Back to the ’60’s hotdish: Is that really you, Hot John?

My husband watched as I placed a very hot casserole dish on the dinner table. As the aroma of melted cheese, pasta, ground meat and tomatoes drifted up to his nose, he said, "Smells just like a hotdish from the ’60’s." That’s a good thing — for him, anyway. In Minnesota and North Dakota, where we’ve spent most of our lives, a "hotdish" is an easy- and quick-to-prepare mixture of a protein, usually meat, a starch, most often noodles or potatoes and almost always some kind of canned soup that serves to hold the mixture together. More often than not, there is some kind of cheese involved, too. And seasonings? Nothing fancy. Just salt and pepper. It all gets scraped into a casserole dish and baked in the oven. Voila! It’s a meal. A meal that Dennis actually looks forward to eating. When we were young newlyweds on a tight budget, we ate lots of hotdish. Stretch a pound of ground beef with a pound of cooked noodles and that meal could be eaten for a couple of days, at least. All I had to do was bake a loaf of frozen bread dough to serve with the hotdish, and he was happy.

Because a hotdish can be prepared ahead of time and stored in the refrigerator until it’s time to bake, it becomes a convenient dish to bring to potluck dinners. Hotdish often shows up on buffet tables at funerals. When I was growing up, hotdish would occasionally show up on the dinner table. My dad wasn’t a hotdish fan, so my mom had to be a little careful about how often she placed one of these creations in front of him.

Hot John was a recipe my mom got from our next-door neighbor, Dot. I never did figure out how it got that name. Ground beef, spaghetti, onion, green pepper, a little bacon, a can of tomato soup and a handful of grated cheese. Hot John??

I recreated that old recipe, eliminating the tomato soup. I had to add some minced garlic. And, I must confess, I sprinkled the baked pasta dish with red pepper flakes at the table. One would never mix something hot or spicy into a hotdish! And one more little secret? I used ground bison rather than ground beef. Over all, I’d say this hotdish makeover produced a more healthful meal than the original recipe. It tasted pretty good, too. Just like the one from the 1960’s — family friendly, no stand-out flavors, lots of noodles.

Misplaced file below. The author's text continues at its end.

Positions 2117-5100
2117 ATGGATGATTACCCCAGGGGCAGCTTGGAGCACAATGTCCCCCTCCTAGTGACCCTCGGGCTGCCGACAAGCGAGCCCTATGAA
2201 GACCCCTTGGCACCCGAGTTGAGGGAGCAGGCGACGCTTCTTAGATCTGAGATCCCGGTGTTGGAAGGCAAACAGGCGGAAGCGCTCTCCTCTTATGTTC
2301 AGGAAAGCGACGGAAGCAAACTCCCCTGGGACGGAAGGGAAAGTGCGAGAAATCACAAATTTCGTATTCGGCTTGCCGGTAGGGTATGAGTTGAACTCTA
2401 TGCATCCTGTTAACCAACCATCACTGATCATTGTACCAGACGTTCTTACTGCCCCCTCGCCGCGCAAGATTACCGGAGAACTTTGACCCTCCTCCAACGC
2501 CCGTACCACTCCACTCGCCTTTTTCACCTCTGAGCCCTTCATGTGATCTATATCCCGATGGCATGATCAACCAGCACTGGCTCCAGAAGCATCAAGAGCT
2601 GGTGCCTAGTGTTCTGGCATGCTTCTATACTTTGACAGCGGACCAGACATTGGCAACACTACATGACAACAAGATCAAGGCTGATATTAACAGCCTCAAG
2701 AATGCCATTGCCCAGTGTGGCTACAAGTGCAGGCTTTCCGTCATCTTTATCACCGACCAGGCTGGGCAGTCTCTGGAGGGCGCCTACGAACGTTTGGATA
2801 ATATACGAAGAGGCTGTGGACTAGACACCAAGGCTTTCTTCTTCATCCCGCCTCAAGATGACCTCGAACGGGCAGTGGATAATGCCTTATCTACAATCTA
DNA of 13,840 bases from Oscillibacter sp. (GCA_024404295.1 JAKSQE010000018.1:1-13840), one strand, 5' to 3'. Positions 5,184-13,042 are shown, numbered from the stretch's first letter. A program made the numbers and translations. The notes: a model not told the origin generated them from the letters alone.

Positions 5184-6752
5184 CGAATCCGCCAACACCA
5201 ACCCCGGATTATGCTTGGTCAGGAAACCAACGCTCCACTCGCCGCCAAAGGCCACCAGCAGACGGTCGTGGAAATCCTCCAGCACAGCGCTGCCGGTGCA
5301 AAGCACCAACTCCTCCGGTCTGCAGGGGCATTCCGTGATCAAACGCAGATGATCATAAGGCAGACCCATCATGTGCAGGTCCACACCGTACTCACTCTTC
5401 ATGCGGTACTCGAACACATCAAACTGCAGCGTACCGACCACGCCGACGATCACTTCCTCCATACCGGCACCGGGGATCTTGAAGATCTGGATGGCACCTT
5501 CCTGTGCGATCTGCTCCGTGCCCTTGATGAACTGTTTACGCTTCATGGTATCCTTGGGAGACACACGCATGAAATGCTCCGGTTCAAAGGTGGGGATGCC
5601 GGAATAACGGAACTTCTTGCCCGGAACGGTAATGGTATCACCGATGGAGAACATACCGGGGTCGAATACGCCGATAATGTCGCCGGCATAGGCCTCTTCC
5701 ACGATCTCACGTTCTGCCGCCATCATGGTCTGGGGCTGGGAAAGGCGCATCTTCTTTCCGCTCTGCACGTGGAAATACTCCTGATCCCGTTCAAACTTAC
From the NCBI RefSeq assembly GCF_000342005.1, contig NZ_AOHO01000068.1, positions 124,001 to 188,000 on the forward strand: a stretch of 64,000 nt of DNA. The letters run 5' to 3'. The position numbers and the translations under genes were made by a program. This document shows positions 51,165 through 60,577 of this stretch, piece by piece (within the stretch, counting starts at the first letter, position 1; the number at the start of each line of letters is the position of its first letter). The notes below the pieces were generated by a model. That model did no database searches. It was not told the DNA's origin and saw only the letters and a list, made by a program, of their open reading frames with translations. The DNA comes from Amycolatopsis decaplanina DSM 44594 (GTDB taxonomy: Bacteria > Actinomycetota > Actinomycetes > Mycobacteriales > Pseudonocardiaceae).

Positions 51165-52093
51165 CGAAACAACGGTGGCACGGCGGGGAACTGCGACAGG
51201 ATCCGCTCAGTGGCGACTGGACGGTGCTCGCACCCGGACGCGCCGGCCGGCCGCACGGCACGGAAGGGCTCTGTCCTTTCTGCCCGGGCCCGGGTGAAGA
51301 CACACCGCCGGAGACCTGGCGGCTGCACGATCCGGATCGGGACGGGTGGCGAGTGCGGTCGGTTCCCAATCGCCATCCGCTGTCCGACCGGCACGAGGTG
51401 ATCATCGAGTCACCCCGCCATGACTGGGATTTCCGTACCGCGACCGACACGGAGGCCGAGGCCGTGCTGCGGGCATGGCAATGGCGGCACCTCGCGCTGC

I’d suggest using the recipe as a foundation for building your own hotdish. Add whatever vegetables you have in your refrigerator. I had pieces of green pepper, sweet red pepper and jalapeno (are you kidding me? Jalapeno in hotdish? No way!) in my refrigerator, so I chopped them all up along with grilled onion slices from another day. Bacon adds some nice flavor to the pretty bland concoction. I was tempted to add some pizza sauce that I had in the refrigerator, but I decided against it. It just wouldn’t have tasted like the Hot John of my childhood. I was already pushing it a bit by adding garlic! And noodles? The recipe calls for spaghetti. Dot and my mom would think I really stepped out of the hotdish box by using trumpet-shaped pasta, instead.

Give it a try. It can be a very economical meal. And if you remember the 1960’s, it will take you back there.

Yes, this really is Hot John — just spiffed up a little bit.

Hot John

  • 1 pound pasta (I used trumpets)
  • 4 slices bacon
  • 1 cup chopped onion
  • 1 green pepper, chopped (I used a combination of green, red and jalapeno)
  • 2 cloves garlic, minced
  • 1 pound ground beef (I used Bison)
  • 1 (28-ounce) can diced tomatoes (I whirled them in the blender for a few seconds)
  • 1 tablespoon tomato paste (It’s handy to have a tube of tomato paste in the refrigerator, to use as needed. I find the Amore brand in my local grocery store.)
  • 1 cup freshly grated Parmesan cheese (my own addition)
  • Salt and pepper to taste (and any other seasonings you dare to add)
  • Grated cheese for topping the hotdish (I used Mozzarella)

Cook pasta in a large pot, following direction on package. Cook al dente, so that the pasta is just a little bit chewy.

In a large skillet, fry bacon. Transfer to paper towel-lined plate to drain.

Saute onions and peppers in hot bacon grease until tender. Add garlic and saute for another mintue or two. Add ground meat. Cook and stir until brown and cooked through. Add tomato paste and tomatoes. (And if you’ve got some pizza sauce on hand, pour it in.) Mix. Add drained pasta to meat mixture. Stir to coat the pasta. Add grated Parmesan and gently mix so that the cheese melts.

Transfer pasta mixture to a lightly oiled casserole dish. Cover and bake in preheated 350-degree oven for 30 minutes. Remove cover. Top with grated cheese of choice. Bake 15 to 30 minutes, until hot.

  • If you refrigerate the Hot John before baking, add 10 to 15 minutes to the baking time.





4 thoughts on “Back to the ’60’s hotdish: Is that really you, Hot John?

  1. Girl Detective,
    I hadn’t thought of that. It makes sense, though. I believe Johnny Marzetti Casserole is made with pasta, ground beef, tomato soup and cheese with little seasoning, right? I never made that connection. Thanks!
    Sue D.

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